Wednesday, March 12, 2008

Gregory the Great

Today is the feast-day of Pope Gregory I, also called "the Great." Lots to be found around the internets on his life and works, including several great hymns of the church that have come down to us and are still in use today. Most appropriately for the season, we present Gregory's Clarum decus jejunii as translated for The English Hymnal in 1906.

The glory of these forty days
We celebrate with songs of praise;
For Christ, by whom all things were made,
For us has fasted and has prayed.

Alone and fasting Moses saw
The loving God who gave the law;
And to Elijah, fasting, came
The steeds and chariots of flame.

So Daniel trained his mystic sight,
Delivered from the lions’ might;
And John, the Savior’s friend, became
The herald of Messiah’s Name.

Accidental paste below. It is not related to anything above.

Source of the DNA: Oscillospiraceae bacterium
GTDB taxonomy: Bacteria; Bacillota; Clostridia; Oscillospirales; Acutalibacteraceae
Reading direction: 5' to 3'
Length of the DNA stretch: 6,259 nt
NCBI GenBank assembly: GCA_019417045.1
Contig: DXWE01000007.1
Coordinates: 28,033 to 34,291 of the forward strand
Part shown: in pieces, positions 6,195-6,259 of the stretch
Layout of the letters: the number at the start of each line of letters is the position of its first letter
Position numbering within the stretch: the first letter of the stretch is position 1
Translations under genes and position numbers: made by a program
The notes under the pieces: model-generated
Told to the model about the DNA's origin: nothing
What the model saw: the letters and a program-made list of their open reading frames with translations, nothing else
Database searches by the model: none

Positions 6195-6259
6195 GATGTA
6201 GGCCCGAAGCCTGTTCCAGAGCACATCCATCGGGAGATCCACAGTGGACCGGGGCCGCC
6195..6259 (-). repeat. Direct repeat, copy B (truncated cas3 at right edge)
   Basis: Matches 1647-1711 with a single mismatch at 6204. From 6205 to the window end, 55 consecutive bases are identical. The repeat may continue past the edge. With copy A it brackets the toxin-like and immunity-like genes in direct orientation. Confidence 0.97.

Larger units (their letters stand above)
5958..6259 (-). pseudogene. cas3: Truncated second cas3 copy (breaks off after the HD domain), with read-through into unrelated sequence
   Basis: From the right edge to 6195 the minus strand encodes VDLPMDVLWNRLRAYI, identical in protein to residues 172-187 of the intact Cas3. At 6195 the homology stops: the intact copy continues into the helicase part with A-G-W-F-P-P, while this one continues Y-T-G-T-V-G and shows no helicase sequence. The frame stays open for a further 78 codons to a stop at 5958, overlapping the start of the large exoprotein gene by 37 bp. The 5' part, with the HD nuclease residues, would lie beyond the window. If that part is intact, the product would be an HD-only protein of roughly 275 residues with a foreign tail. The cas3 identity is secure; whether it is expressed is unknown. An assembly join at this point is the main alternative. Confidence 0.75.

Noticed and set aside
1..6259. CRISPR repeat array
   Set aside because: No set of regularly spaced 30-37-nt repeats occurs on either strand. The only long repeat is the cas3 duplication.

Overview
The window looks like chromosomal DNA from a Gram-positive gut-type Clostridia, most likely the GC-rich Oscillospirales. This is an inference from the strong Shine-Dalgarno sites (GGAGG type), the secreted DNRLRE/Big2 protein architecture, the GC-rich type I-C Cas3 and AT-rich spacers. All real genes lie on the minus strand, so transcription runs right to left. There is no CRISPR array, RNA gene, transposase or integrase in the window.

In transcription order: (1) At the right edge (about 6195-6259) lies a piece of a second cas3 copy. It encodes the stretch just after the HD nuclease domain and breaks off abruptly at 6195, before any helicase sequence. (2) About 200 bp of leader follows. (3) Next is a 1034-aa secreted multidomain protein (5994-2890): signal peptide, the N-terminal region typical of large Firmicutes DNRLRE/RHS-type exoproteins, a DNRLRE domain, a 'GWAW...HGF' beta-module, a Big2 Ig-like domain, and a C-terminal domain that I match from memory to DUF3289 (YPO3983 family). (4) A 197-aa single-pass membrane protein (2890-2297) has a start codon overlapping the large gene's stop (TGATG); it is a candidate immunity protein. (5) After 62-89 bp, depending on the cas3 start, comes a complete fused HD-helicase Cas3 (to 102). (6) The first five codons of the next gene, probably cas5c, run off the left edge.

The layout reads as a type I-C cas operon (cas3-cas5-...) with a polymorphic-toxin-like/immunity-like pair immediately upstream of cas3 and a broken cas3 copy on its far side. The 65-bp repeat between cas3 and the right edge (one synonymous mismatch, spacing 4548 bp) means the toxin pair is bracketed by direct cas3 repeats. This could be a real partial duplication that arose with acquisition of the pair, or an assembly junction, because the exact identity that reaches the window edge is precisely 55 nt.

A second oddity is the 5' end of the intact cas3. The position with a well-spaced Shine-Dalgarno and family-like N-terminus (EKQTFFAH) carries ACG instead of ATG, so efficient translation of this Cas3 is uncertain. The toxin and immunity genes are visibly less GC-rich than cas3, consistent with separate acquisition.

Then grant us, Christ, like them to be
Full oft in fast and prayer with thee;
Our spirits strengthen with thy grace,
And give us joy to see thy face.

Creator, Christ, and Spirit blest,
To thee be every prayer addressed,
Who grace and pow'r doth freely share,
With all who turn to thee in prayer.

Gregory the Great, 6th century;
tr. Maurice R. Bell, 1906; alt.
from Joseph Klug's Geistliche Leider, 1543;
harm. J.S. Bach, c. 1735

There had been other translations of Gregory's hymn, including one by Henry W. Baker in 1875 in a slightly different meter.

But all those men! Moses, Elijah, Daniel, John, etc. -- were there no women "full oft in fast and prayer" with the Almighty? For our hymnal we removed the Daniel/John verse (though I like it) and replaced it with a verse by my friend Steve about Esther (it's his copyright, so I won't reproduce it here). Doubly appropriate, as the Feast of Purim frequently (if not always?) falls during Lent.

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